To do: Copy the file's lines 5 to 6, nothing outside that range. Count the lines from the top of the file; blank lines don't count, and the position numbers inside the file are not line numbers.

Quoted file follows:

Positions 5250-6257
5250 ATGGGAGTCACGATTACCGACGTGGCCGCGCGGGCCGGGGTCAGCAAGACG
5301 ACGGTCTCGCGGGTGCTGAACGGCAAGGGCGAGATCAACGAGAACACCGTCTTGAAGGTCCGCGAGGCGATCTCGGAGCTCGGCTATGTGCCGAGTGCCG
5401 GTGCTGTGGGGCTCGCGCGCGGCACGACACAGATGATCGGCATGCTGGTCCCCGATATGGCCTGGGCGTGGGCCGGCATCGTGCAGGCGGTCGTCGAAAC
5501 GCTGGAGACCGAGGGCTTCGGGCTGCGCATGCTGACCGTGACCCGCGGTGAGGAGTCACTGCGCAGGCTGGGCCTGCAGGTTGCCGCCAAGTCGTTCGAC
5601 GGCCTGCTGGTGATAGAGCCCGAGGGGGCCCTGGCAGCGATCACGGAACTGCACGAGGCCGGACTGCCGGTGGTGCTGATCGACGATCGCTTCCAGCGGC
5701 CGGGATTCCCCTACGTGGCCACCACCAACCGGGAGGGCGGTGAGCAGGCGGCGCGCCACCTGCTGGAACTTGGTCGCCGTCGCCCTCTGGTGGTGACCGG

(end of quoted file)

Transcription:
5501 GCTGGAGACCGAGGGCTTCGGGCTGCGCATGCTGACCGTGACCCGCGGTGAGGAGTCACTGCGCAGGCTGGGCCTGCAGGTTGCCGCCAAGTCGTTCGAC
5601 GGCCTGCTGGTGATAGAGCCCGAGGGGGCCCTGGCAGCGATCACGGAACTGCACGAGGCCGGACTGCCGGTGGTGCTGATCGACGATCGCTTCCAGCGGC